3. more investment in the B2B market; and most expensively
  4. Fibre investment
All told, Sky is currently executing well on its plans and its plans should be a big concern for the rest of the market. Long term, the only really dark clouds on the horizon is the DTT enquiry and potentially a BT-led FTTH programme which could leave Sky with a lot of stranded assets unless they launch a fierce political and regulatory fight.

Monday, October 29, 2007

BT Regulated Accounts for 2006/7: Scary Stuff

The results are finally published and hidden amongst the 126 pages are some potential time bombs for non-BT UK investors.

First, it is becoming apparent why no-one will publicly discuss broadband churn figures and that is because they are straight out of a Hammer Horror Movie:


MPF churn of 33% and assuming a mass migration Openreach charge of £27.54 gives monthly amortization of 75p/customer. If churn increases to 50% and a single standard line transfer for £34.86 is used then this equates to a huge monthly charge of £1.45 which needs to be amortised.

Of course, in some unbundlers accounts this hardly matters because in this “we-have-not-learnt-anything-from-the-tech-bubble” era amortization is below the EBITDA line and therefore does not count in some analyst eyes. In fact, churn is really, really crucial in a capex intensive game and there are far more charges than OpenReach connection charges to be factored in with broadband customer acquisition. In my broadband model, I factor in another £30/connection for marketing and another £10 for CPE, but that was before the era of “free broadband and free laptops”. And that is before the kit, backaul and back-office systems…

The next interesting snippet from the OpenReach accounts is the breakdown of revenues:


The recurring revenues are currently immaterial compared with the one-off revenues: not for BT the typical customer opex driven hosting model, BT has learnt over the years how to tempt customers into a spending spree with front loading of costs which the customers can capitalize and analysts can pretend they don’t affect the companies valuation.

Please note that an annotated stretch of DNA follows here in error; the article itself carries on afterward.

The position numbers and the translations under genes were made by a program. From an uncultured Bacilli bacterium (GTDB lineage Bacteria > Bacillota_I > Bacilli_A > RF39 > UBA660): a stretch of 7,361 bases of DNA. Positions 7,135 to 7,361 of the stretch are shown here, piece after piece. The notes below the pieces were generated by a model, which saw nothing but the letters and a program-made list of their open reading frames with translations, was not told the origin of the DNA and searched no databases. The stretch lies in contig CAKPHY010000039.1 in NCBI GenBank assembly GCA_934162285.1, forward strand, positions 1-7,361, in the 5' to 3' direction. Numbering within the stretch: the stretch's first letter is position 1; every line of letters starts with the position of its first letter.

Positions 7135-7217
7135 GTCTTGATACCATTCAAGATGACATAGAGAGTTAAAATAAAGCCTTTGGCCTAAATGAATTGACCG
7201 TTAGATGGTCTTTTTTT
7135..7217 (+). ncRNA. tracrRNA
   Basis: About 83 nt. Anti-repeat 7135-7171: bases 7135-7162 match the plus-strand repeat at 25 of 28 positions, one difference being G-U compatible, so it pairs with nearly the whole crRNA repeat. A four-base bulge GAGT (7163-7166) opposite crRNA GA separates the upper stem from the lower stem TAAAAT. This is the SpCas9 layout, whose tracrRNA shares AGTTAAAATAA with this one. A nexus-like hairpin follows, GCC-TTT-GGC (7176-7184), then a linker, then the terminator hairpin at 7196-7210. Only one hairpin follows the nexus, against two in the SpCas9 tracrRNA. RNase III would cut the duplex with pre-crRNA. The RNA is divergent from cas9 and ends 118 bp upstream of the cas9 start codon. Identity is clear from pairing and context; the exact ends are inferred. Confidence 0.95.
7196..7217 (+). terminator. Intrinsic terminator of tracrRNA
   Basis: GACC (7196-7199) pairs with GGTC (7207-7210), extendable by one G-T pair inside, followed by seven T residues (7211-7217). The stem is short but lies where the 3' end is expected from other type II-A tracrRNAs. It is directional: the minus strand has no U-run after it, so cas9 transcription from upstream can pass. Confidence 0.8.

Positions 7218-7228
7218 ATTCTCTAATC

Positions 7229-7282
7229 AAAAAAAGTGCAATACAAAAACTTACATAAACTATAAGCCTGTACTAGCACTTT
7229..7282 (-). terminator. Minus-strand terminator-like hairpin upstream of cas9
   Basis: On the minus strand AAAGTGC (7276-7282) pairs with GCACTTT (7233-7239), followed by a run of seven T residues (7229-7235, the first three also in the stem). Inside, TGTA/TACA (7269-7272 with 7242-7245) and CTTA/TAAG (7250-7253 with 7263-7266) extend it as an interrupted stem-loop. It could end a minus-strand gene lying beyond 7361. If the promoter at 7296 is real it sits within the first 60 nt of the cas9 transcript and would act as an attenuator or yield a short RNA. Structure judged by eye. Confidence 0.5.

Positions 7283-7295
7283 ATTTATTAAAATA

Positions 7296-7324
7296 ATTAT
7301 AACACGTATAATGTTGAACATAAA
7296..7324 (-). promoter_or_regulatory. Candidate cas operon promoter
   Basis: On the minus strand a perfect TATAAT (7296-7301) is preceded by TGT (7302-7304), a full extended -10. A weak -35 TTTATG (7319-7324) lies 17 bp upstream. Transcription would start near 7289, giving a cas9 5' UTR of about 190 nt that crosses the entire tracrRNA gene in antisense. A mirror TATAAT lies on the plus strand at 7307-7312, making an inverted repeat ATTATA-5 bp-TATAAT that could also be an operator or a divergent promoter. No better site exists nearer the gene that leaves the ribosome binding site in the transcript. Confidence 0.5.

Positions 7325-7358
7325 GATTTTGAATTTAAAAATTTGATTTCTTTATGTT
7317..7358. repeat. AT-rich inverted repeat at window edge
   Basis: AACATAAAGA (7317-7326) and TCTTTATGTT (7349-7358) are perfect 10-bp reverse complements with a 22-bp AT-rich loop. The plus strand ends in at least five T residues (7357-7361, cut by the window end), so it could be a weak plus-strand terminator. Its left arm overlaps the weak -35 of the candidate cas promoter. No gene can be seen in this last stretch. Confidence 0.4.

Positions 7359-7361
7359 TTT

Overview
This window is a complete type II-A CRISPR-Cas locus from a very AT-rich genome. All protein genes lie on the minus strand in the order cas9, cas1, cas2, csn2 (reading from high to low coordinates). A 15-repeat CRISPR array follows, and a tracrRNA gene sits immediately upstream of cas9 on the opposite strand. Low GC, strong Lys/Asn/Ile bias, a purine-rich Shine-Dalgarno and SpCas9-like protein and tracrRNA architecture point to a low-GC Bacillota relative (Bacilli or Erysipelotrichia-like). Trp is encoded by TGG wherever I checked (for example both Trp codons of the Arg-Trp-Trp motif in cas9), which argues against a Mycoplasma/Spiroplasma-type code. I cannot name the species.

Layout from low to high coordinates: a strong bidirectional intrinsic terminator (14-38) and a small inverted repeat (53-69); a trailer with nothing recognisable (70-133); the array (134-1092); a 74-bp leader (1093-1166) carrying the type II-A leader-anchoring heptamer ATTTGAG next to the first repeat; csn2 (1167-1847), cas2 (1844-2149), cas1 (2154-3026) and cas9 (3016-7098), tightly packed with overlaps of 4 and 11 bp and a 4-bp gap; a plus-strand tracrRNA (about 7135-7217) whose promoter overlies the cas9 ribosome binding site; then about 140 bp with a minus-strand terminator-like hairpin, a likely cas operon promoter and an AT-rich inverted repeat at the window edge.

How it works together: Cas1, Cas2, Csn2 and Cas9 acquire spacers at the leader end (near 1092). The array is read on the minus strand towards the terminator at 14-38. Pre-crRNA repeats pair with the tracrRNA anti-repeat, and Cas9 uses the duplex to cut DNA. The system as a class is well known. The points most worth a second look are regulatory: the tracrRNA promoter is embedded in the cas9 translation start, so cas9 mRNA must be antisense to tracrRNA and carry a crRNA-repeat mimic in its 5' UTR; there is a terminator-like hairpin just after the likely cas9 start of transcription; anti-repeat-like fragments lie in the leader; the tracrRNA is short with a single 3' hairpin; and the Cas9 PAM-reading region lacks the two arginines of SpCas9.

OpenReach booked 4.4k hostel builds at an average cost of £17.2k and sold 88k tie cables at £500/100 copper pairs. When an unbundler abandons its retail strategy and decides to sell wholesale with a customer whose territory has a huge overlap with your unbundled area, it can’t be long before a huge write-off and loss of face is about to be forthcoming.

Even more interesting is that OpenReach is earning £3k/annum rental for the average hostel – it is pretty obvious that at the current low utilization rates the unbundlers need to scale fast. A certain marketing driven mobile operator plans to have the least aggressive approach to marketing broadband in the history of consumer launches whilst at the same time having a large exchange footprint - this is going to cost it dearly in ongoing losses. In fact, when the Post Office has more aggressive broadband marketing plans than the mobile operator, it just goes to show how rapidly someone can lose their mojo.

There is another line is the OpenReach accounts which is of interest to the unbundlers and that is the metro Ethernet business which is predominately used for broadband backhaul:


Here the breakdown of connections in 2006/7 is revealing:
  • 100 meg – 1,854 connections
  • 1 gig – 833 connections
  • Other – 117 connections
It doesn’t take a PhD in maths to figure out that in busy hour, it won’t take many punters browsing, streaming and p2p’ing to fill up a 100-meg backhaul pipe. I think once someone solves the problem of unbundlers misleading advertising with “up-to x-meg” claims, it is time to move onto forcing unbundlers to publish their backhaul capacity from each exchange. It is just too easy for some companies to blame poor peak hour speeds on excessive p2p’ers when in fact it is a feature of their failed-GCSE maths driven network design.

On a more serious note it is important to note that most of regulated revenues of OpenReach still is generated from 20th century analogue copper pipes. And most importantly there is only 10% (switching and transmission) of the asset base which could claim to be acquainted with Moores Law.


This last graphic should send shivers down the spine of every unbundler in the country and that is because OpenReach are declaring only an 8% return on mean capital employed; OFCOM guaranteed them a 10% return on the “Regulated Asset Value”. A mere £187m of profit shortfall.